Just as I was finishing this review, Sony announced three new e-readers including a wireless version that uses AT&T's 3G network to download books. It will use an open e-pub format and has arranged via OverDrive to load free e-books from libraries. Hallelujah! Actually I am rejoicing too soon. Sony's device costs $100 more than the Kindle and its books also tend to cost more. Keep in mind that Sony is in the business of selling devices, while Amazon focuses on selling books. Hence Amazon made available a program to read its e-books on the iPhone. This difference also explains why Sony had some of the nastiest protections for its music. Remember its secret rootkit that destroyed the computers it was installed on? In other words, Sony is not enlightened; it's just trying to sell its own devices.
The Kindle 2 remains a work in progress. Other readers are available and all have problems, not the least of which is price. Color e-Ink will appear in a few years. No doubt dynamically reformatting pages will also. At the same time, computer manufacturers (possibly Apple this year) may actually be able to come up with a lightweight, long-running "tablet" to read books. No matter what the ultimate solution e-books are here to stay. In fact, I read that e-Ink estimates that by 2012 20,000,000 e-readers will be sold each year.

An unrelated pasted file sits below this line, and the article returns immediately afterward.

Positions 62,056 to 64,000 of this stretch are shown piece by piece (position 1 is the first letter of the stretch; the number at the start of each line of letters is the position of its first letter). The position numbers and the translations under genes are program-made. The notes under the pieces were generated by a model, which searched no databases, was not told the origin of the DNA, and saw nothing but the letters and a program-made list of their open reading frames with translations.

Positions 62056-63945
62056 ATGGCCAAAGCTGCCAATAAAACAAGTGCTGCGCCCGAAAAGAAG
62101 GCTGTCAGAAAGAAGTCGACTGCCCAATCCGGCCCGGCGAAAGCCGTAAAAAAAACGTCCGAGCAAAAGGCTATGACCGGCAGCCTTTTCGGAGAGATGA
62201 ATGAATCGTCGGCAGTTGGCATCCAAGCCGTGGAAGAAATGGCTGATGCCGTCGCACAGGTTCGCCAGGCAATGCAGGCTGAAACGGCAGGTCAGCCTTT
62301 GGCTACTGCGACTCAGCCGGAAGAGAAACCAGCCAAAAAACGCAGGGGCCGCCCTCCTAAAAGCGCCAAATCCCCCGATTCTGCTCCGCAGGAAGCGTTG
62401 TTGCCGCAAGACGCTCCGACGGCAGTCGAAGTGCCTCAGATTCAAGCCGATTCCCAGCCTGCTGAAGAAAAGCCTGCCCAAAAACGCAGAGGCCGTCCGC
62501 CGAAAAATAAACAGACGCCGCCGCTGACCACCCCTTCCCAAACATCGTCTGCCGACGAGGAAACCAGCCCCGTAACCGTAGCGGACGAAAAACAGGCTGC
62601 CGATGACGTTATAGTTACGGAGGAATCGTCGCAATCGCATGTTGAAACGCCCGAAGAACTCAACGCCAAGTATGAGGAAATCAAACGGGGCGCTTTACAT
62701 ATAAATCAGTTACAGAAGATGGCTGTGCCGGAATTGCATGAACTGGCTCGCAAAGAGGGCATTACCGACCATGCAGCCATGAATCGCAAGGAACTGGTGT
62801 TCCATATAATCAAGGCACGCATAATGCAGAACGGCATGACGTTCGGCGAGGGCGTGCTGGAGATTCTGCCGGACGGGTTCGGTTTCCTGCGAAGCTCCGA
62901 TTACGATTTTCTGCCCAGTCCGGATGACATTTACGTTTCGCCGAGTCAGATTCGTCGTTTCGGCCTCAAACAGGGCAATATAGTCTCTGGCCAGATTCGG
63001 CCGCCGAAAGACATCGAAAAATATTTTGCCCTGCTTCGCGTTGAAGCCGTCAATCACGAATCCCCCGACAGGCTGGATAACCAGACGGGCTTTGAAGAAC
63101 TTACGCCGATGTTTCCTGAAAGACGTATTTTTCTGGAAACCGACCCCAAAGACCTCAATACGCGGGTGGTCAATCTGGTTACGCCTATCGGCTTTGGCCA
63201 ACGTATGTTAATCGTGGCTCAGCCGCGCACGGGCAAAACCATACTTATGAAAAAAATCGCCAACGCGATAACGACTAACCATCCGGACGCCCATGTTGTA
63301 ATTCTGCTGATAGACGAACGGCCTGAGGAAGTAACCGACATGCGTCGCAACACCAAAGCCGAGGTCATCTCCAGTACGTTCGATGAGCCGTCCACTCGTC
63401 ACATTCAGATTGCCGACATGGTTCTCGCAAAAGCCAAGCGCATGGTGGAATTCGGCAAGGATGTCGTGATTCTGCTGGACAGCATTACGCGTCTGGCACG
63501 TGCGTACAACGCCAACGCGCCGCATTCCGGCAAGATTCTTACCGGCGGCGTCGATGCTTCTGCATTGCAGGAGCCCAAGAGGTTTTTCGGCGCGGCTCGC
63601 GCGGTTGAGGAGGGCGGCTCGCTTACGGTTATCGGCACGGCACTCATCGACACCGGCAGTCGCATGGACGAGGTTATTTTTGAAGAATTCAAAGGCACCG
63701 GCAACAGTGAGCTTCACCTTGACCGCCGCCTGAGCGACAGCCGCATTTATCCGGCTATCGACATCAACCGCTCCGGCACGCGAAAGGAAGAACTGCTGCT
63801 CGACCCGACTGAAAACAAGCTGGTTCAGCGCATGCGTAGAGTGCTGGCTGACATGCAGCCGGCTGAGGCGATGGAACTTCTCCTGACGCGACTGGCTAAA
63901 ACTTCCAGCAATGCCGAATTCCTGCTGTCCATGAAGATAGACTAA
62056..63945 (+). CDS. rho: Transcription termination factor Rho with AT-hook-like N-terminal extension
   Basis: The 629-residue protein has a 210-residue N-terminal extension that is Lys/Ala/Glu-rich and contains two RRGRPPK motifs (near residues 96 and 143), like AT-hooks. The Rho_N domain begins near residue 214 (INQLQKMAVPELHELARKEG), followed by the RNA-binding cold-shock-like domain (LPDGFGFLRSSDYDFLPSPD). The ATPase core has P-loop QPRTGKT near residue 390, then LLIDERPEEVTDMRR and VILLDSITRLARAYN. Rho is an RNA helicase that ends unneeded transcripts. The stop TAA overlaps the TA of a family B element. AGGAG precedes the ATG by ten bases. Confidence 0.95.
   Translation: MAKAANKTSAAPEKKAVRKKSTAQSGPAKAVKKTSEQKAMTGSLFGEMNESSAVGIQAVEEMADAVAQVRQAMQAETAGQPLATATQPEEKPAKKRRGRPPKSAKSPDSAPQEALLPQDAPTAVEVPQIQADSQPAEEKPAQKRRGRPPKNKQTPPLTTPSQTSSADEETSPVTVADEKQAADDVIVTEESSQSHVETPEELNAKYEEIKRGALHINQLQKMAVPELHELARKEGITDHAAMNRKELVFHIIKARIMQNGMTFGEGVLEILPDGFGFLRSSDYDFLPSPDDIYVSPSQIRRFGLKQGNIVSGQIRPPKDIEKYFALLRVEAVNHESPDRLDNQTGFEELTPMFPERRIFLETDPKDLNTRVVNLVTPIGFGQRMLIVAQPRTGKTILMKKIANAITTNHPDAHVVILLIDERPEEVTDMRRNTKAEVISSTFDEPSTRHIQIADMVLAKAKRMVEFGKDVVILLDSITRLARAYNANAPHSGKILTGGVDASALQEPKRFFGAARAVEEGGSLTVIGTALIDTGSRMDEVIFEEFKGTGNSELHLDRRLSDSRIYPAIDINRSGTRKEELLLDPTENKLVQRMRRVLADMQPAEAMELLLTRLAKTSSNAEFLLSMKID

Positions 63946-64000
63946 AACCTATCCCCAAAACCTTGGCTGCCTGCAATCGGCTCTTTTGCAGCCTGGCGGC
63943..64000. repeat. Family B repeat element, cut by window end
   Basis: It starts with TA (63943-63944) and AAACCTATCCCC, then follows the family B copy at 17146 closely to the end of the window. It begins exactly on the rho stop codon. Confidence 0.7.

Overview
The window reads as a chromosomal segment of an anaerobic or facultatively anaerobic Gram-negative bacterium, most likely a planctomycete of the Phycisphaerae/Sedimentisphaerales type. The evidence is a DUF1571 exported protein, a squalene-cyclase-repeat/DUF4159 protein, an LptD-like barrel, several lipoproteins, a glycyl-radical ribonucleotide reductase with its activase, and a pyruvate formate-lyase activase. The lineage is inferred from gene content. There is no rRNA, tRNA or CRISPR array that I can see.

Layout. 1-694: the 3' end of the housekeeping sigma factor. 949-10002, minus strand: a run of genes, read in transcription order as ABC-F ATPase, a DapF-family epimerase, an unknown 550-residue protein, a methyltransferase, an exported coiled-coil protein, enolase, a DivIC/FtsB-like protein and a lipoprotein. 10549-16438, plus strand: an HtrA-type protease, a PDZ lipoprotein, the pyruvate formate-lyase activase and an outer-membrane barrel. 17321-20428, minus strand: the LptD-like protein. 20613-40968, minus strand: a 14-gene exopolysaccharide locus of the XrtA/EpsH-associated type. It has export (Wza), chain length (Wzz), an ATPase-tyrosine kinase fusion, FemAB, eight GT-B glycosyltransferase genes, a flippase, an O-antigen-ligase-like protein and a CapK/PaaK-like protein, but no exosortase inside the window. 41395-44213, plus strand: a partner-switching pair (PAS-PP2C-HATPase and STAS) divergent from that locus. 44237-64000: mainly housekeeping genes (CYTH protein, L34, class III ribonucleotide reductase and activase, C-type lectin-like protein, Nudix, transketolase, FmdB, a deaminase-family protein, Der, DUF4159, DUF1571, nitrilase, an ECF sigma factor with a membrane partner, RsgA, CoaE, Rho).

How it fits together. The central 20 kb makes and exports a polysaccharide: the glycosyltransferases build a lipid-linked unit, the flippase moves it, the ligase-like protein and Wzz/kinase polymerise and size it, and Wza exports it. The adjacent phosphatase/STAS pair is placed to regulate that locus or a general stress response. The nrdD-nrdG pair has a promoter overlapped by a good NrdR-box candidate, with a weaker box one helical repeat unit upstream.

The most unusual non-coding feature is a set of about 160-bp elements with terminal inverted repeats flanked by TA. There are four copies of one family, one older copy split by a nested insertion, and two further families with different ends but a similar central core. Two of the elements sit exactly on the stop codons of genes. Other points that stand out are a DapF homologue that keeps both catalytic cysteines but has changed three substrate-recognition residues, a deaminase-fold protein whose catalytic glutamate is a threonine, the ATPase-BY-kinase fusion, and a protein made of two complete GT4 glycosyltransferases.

-- Jocelyn Penny Small
After completing the review, Dr. Small saw an interesting comment on the Kindle as used at Princeton University at this URL: http://www.dailyprincetonian.com/2009/09/28/23918/ and suggested that it would be of interest to readers of this review.
An index by subject for all CSA Newsletter issues may be found at csanet.org/newsletter/nlxref.html; included there are listings for articles concerning the use of electronic media in the humanities and articles concerning Electronic publishing.